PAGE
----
With the increasing prevalence of cross-genre and hybrid forms of literature, the creative writer is faced with a new set of questions that need to be addressed. We are defining genre in its most basic sense: fiction, poetry, nonfiction, but are eager to see papers that push the boundaries of these categories. We seek to explore how this new perspective produces multi-faceted creative forms and raises new questions of craft. How does cross-pollination create a need for a new understanding of genre? How does multi-genre work repackage fiction, nonfiction, and poetry in new and interesting ways? What effect does the integration of the creative process into the academy have on our understanding of how genre works? How do we teach across genres?
2011 UTSA English Graduate Symposium
The 2011 UTSA English Graduate Student Symposium "Theory in the Flesh: Bodies of Scholarship, Activism, and Community"
Sponsored by the Department of English at the University of Texas at San Antonio
May 7, 2011 at The University of Texas San Antonio in San Antonio, TX
Keynote Speaker: AnaLouise Keating
Proposal Submission Deadline: March 1, 2011
A theory in the flesh means one where the physical realities of our lives-our skin color, the land or concrete we grew up on, our sexual longings-all fuse to create a politic born out of necessity. – This Bridge Called My Back
CFP: ATHE Performance Studies Focus Group Emerging Scholars Panel
The Performance Studies Focus Group at the Association of Theatre in Higher Education (ATHE) conference invites submissions of papers for its Emerging Scholars' Panel. The theme of the conference is 'Performance Remains, Global Presence: Memory, Legacy, and Imagined Futures' and it takes place at the Palmer House Hilton Hotel in Chicago, Illinois from August 11-14, 2011.
CFP: Video Games as Films and TV and Vice Versa: Media Translation, Narrative Adaptation, and Multiple Instantiations
Call for submissions to an edited collection requested by publisher:
The Graduate Students of the Department of Comparative Literature at the University of California, Irvine present an interdisciplinary graduate student conference on April 29th, 2011.
Keynote Speaker: Ngũgĩ wa Thiong'o
Proposals are invited for a panel to be entitled "Documentary Techniques in Pornographic Film and Video" to be proposed for Visible Evidence 18, which is being held at New York University from August 11-14, 2011 (check out the conference website at: http://visibleevidence.org/). This particular panel of three presenters will explore a recent and profound trend that appears across pornographic genres: the emphasis on capturing "real" sex through narrative techniques typically found in the documentary film tradition.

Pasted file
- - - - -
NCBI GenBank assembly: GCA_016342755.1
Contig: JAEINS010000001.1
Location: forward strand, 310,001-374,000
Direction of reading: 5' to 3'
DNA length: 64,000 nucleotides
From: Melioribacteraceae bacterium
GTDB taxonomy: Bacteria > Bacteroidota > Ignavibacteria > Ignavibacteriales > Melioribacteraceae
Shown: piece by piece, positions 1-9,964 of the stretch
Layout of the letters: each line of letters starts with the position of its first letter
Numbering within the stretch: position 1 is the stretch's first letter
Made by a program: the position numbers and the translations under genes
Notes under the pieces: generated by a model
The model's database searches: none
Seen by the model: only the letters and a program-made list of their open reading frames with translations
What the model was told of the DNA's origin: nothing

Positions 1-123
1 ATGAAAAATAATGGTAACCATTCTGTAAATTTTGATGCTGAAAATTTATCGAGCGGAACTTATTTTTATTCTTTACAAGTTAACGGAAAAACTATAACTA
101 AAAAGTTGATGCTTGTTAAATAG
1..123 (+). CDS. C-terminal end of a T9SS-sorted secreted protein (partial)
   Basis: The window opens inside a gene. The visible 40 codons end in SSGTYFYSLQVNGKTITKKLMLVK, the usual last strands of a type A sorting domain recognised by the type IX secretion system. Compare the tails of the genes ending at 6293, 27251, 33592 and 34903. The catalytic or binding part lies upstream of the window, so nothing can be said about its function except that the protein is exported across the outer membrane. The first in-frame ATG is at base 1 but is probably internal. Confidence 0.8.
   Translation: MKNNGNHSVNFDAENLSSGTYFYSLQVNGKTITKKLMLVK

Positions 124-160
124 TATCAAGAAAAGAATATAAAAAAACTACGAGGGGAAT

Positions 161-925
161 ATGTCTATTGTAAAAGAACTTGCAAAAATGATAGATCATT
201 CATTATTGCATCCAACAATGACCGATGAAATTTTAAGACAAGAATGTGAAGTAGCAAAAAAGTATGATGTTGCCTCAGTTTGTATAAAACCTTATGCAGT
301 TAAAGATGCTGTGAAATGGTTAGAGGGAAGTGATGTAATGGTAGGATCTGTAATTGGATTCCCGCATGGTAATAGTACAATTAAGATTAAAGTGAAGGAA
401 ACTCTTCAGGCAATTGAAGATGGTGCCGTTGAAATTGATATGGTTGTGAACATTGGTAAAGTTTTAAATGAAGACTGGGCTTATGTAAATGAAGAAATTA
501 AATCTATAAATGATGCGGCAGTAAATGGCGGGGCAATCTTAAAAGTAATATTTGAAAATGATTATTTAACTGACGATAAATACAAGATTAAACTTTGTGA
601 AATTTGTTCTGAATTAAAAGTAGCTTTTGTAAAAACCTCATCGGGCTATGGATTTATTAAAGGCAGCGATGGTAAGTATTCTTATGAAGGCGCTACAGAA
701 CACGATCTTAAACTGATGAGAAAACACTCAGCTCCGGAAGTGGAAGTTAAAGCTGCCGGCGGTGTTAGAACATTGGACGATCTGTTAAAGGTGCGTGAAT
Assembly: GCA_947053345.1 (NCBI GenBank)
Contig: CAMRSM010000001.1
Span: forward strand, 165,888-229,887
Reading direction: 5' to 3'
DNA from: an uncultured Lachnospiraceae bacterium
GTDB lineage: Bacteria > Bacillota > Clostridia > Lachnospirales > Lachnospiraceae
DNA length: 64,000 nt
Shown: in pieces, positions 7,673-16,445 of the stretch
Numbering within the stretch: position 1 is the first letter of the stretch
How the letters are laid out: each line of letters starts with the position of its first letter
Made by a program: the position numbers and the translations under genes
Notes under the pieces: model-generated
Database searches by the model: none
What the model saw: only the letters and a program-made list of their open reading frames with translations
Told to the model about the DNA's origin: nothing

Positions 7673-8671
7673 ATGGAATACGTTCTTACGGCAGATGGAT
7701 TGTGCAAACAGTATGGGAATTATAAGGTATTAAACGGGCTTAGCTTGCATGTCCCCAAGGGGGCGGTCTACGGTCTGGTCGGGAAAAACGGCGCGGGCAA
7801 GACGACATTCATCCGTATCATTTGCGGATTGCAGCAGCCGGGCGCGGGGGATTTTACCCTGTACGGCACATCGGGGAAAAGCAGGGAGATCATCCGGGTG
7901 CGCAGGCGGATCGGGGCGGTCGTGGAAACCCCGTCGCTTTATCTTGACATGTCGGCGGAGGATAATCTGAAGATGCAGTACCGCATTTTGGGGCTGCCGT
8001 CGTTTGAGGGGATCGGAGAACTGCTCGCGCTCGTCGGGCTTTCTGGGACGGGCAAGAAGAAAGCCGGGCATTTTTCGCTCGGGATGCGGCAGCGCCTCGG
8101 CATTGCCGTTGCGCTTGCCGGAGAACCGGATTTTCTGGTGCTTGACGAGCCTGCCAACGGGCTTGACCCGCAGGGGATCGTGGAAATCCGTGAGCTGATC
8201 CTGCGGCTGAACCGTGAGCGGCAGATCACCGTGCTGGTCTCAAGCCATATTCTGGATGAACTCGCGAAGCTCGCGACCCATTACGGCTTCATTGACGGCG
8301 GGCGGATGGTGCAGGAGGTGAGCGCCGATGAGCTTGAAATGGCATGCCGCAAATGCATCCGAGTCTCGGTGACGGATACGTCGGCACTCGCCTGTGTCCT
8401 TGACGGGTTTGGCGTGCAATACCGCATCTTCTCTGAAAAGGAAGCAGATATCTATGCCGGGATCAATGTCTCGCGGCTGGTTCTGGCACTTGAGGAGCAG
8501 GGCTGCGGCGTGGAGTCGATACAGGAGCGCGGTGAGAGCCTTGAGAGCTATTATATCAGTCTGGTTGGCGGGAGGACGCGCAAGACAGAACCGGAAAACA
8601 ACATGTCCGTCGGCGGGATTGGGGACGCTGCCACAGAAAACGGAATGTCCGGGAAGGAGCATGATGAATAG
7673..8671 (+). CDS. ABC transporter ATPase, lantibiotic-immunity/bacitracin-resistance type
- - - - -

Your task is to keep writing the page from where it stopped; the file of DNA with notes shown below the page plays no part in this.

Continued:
The idea of 'authenticity' assumes that a work can be 'genuine', 'authoritative', 'legitimate': rooted in fact or truth. Yet the possibility of 'authentic' representation has always been haunted by the prospect of its antithesis, the 'fake' or fraud, and both have become increasingly difficult to define in our globalising world. We (re)adapt the notion of authenticity to our own lives and cultures, while the very act of declaring something 'authentic' may be construed as a form of dominance and/or rebellion. Although many theoretical perspectives have questioned the validity of 'authenticity' as a framework within aesthetic and cultural fields, it continues to inflect our understanding of past and present.
For the April 2011 edition of Modern Horizons we invite essays that explore the various intellectual, artistic, emotional, and political manifestations of kitsch in our time.
In our current culture, the word 'kitsch' has come to be associated often with tacky souvenirs and cheap trinkets. However, there is a thicker sense given to the word by various thinkers and authors in the twentieth century, even if it is regularly connected with an idea of culture.
The Early Modern Colloquium, a graduate interdisciplinary group at the University of Michigan, will host a conference, "Evidence and the Early Modern Period," on February 18-19, 2011. The deadline for submitting 300-word abstracts has been extended to December 31, 2010. Please find the call for papers below, and circulate it widely. Additionally, please send questions and submissions to Leila Watkins, Angela Heetderks, and Sarah Linwick at firstname.lastname@example.org.
Evidence and the Early Modern Period (Feb. 18-19, 2011)
The Great War: From Memory to History
An Inter-disciplinary Conference at The University of Western Ontario
10-12 November, 2011
There are now only a handful of surviving veterans of the Great War. Within a few years, we will lose even those who lived through the war as children on the home front. At that point, the war will pass from memory to history. This critical transition is at the heart of an international conference that seeks to examine the experience of the Great War from a wide range of disciplines and perspectives, including the humanities, the social sciences, and the arts.
A series of questions guide our discussions: